America’s most-played college football rivalry has extended to the field of fundraising.
Saturday, Nov. 19, marks the 147th game between Lafayette and Lehigh and the second year of the Giving Challenge, a spirited competition to engage alumni and students by seeing which school can rally the greatest number of donors. It kicked off Nov. 1 and as of late Wednesday, Nov. 9, Lafayette holds a slight lead.
“We’re trying to feed off the atmosphere of the competition between the two schools,” says Brook Wolcott, assistant director of the Annual Fund. “Everyone at Lafayette wants to beat Lehigh and everyone at Lehigh wants to beat Lafayette. It’s a great opportunity for both schools to increase donations.”
Wolcott stresses that the goal is donors, not dollars. Lafayette won the challenge last year by a score of 740 to 724, shattering its record for young alumni participation by 21 percent. “It was a huge success,” says Wolcott.
Here’s what you can do to help:
- Visit www.LLChallenge.com to donate online or call Wolcott at (610) 330-5620.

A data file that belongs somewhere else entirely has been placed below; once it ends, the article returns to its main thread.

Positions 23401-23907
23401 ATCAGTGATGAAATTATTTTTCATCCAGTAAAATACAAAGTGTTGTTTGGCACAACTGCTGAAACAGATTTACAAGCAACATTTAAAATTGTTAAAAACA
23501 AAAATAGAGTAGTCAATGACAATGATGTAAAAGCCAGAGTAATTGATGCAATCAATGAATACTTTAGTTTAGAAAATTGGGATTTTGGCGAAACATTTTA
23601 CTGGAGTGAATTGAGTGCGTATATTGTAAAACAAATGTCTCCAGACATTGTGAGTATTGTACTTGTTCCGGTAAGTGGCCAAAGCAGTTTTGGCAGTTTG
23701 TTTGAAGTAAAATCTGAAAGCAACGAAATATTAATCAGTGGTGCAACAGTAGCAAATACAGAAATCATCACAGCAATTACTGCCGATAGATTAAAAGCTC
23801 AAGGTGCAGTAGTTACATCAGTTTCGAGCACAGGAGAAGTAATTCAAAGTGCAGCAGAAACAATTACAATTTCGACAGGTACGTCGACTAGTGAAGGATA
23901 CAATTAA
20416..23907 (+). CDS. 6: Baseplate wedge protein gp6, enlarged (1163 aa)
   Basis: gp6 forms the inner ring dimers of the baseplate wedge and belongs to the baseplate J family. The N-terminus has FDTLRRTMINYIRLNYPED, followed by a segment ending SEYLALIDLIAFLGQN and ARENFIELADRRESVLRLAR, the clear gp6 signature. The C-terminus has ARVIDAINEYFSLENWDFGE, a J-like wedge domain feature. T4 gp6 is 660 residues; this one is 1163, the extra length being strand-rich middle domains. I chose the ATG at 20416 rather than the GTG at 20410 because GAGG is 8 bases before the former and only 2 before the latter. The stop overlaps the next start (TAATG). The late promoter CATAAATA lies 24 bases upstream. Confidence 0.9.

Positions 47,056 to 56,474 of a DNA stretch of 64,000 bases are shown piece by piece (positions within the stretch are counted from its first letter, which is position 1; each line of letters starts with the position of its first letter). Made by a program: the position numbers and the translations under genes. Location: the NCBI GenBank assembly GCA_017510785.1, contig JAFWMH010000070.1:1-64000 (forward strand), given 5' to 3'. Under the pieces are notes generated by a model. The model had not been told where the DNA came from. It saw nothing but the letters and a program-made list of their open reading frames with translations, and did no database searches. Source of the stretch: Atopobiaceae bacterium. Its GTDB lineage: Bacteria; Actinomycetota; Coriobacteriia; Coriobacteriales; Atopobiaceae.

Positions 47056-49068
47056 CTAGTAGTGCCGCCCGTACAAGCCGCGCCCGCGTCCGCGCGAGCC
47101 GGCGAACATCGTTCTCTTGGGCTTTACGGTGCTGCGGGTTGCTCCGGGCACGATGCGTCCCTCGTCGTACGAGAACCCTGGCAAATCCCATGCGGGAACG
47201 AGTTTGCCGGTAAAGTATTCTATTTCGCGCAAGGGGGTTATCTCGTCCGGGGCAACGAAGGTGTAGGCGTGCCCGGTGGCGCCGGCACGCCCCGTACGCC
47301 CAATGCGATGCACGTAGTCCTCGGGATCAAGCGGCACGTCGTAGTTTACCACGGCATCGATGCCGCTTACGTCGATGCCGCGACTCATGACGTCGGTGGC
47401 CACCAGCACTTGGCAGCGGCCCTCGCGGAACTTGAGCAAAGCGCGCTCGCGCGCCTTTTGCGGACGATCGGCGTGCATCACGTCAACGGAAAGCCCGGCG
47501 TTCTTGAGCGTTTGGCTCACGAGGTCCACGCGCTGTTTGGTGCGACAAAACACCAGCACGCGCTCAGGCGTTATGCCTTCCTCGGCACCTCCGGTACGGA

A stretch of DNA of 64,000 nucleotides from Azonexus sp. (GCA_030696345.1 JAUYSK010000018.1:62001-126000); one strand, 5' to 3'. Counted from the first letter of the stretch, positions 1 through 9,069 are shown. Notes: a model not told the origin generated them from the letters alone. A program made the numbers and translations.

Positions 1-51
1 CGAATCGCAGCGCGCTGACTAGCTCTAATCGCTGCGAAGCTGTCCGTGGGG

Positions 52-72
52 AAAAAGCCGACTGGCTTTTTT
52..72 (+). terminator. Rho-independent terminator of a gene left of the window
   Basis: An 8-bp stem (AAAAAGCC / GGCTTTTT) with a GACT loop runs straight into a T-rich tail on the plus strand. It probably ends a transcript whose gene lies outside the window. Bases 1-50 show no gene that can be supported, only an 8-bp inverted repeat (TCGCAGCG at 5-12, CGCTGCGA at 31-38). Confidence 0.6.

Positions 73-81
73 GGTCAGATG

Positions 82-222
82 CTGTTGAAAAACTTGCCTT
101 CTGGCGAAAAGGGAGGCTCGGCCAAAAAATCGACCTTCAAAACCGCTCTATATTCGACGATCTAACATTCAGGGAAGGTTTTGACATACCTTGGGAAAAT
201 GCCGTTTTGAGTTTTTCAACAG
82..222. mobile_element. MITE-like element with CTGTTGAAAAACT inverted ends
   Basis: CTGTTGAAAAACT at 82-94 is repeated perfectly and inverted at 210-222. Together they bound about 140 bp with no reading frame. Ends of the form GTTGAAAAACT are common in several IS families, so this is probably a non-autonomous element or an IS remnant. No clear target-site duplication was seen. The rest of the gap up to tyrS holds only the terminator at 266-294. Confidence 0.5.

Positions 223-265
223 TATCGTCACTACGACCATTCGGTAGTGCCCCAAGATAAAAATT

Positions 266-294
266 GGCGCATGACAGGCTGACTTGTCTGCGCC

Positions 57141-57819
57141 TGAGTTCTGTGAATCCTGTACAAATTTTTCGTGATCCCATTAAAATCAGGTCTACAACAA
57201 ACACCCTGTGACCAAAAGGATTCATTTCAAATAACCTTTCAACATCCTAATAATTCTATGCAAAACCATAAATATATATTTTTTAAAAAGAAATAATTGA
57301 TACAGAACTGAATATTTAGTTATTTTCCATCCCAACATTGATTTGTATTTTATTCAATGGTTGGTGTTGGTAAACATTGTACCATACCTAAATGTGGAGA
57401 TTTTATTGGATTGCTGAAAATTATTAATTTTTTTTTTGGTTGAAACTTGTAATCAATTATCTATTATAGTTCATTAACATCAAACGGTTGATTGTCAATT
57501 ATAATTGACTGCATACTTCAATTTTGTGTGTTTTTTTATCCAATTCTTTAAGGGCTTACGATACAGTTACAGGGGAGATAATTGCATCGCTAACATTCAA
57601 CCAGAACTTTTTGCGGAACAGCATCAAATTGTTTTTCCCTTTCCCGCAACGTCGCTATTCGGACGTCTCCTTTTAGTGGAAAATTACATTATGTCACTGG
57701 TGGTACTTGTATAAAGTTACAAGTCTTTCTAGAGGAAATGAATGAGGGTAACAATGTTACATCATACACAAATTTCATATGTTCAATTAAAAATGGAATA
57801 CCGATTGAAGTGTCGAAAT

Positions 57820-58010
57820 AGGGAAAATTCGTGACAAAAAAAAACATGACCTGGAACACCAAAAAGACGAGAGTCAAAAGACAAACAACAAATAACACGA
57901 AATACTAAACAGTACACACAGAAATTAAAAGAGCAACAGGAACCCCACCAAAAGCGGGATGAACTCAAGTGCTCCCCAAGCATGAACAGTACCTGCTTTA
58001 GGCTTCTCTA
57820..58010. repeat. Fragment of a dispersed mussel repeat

- Or donate by texting PARD and your name and class year to 20222 up until the start of the game’s third quarter.
- Then join fans from both sides in a spirited conversation on Twitter using #Rivalry147.
Unlike last year, when only graduates of the classes of 2001 to 2010 could donate before the game, the fundraising showdown is open to all alumni, who also have the option this year of donating $10 by text. Last year, fans could only text gifts during the game. The $10 is added to the donor’s cell phone bill. Wolcott says he’s received quite a few calls from other schools in the Patriot League about the College’s use of “text to give” technology. “We were early adopters,” he says.
Lafayette is telecasting the game live to more than 60 alumni parties in the U.S. and London. Find a party near you at www.bit.ly/LLTelecast.
There’s a lot riding on the outcome. The winner of the challenge will be announced during the fourth quarter of the game and presented a trophy by a representative of the losing school.
“It would be very embarrassing if we had to present Lehigh with a trophy on their home field,” Wolcott says.
No one is taking the challenge more seriously than seniors, who are directing their gifts toward internship stipends for underclassmen.
“A lot of internships are not paid,” Wolcott says. “It’s difficult to do an internship in New York City when you’re not receiving an income.”
Last year, seniors raised a total of $33,000 for internship stipends.